2. Mike Rinder’s blog is the Tiffany’s of documenting Scientology’s ongoing failures, deceits, and decline. Mike provides an outstanding daily journal of real-time Scientology decline. Mike’s valuable insights into Scientology as an organization are possible due to his decades of managing the Office of Special Affairs on a daily basis. Mike understands Scientology and David Miscavige at a profound level. That Mike’s jovial and robust sense of humor is mated to his ferocious intellect makes reading his analysis of the situation that much more enjoyable.
3. Disconnection and Fair Game are non-negotiable and must go. To the degree that Scientology practices and enforces Disconnection and Fair Game, Scientology’s self-destruction will persist. No one out here in the real world will stand for Scientology’s breaking up of families and its programs of character assassination.
4. Leah Remini: Scientology and the Aftermath was a devastating expose of the Church of Scientology and its brutality. If it is not already in the works, season two will spontaneously appear as an act of Creation Ex Nihilo; the metaphysics of television dictate that this must happen.
4. Twitter and Facebook are extremely important to watch. The sum of message traffic on these platforms provides invaluable existential information about Scientology and Culture. Social media shows Scientology’s inherent inability to interact with Culture. This ineptitude is traceable to L. Ron Hubbard who called for Scientology to use blatantly phony and dishonest PR in the place of apologetics or other forms of meaningful interaction with Culture.
5. Scientology’s hate websites are very important to watch. These incriminating sites constitute damning and irrefutable forensic evidence which shows that Scientology’s programs of Fair Game have an unlimited budget of tax-free dollars. These websites also offer a penetrating insight into the psyche of Miscavige and OSA in a way that betrays both of them. Like a Cold War era Sovietologist would note, a good analyst must study the propaganda operations and party line rhetoric of the other side. IMO, our side needs more analysts who are willing to monitor, document, analyze, and write about Scientology’s websites.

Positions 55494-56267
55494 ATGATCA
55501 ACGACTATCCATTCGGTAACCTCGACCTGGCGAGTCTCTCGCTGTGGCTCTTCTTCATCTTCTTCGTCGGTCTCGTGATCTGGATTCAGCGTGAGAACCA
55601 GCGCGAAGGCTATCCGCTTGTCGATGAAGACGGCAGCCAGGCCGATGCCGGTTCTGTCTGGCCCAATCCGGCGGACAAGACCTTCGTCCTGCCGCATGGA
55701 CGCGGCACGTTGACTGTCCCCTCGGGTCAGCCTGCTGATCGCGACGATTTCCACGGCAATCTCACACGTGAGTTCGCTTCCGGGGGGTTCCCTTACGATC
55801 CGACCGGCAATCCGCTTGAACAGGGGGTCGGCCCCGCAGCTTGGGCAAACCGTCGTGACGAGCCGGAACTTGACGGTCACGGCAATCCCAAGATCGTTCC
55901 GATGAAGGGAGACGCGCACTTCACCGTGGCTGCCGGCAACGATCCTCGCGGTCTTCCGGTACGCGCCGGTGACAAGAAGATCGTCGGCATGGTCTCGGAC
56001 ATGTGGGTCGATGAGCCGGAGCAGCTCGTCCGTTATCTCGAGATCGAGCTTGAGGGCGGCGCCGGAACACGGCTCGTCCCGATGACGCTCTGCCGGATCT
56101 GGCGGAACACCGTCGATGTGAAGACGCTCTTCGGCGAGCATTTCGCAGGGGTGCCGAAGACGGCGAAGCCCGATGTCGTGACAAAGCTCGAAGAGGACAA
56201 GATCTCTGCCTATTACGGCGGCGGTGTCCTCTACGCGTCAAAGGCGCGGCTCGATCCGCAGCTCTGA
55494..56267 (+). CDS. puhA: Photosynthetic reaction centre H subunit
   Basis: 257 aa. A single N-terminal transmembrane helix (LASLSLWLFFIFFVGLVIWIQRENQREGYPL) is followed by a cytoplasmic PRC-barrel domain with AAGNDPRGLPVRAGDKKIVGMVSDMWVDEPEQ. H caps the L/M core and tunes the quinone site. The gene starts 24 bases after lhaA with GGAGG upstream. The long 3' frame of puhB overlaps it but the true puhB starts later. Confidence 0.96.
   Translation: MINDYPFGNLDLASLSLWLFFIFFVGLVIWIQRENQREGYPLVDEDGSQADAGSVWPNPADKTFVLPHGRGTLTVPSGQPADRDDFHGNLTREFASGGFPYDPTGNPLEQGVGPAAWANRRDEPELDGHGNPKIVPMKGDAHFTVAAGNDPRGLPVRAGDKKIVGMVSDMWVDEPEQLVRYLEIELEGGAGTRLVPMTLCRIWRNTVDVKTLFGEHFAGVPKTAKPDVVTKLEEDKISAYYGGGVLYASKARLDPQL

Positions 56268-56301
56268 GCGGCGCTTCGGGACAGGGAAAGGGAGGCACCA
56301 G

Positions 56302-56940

6. Scientology’s cash position, cash surplus, and real estate acquisitions are almost completely meaningless as significant metrics. Any organization with a cash surplus can buy and amass a real estate portfolio. In most cases, Scientology’s real estate acquisitions of decrepit old buildings in need of millions of dollars in renovations are designed to stall and buy time for David Miscavige. From my perspective, Miscavige is obviously using these empty buildings to buy time and create some semblance of hope for the future of Scientology. However, no one is fooled. Example: The San Fernando Valley Ideal Org is a complete waste of time and money. There is no excuse for Miscavige to leave that eyesore unfinished given the IAS cash pile. The PR damage done to Scientology by leaving buildings empty for years or decades, particularly when there is plenty of money available to open these buildings within 12-18 months, is inexcusable. Conversely, Scientology will cherry pick top properties. This was the case with SMP here in Hollywood or Larry Hagman’s place in Ojai. But then the Cult will not actually do anything with these premier properties except use them for PR.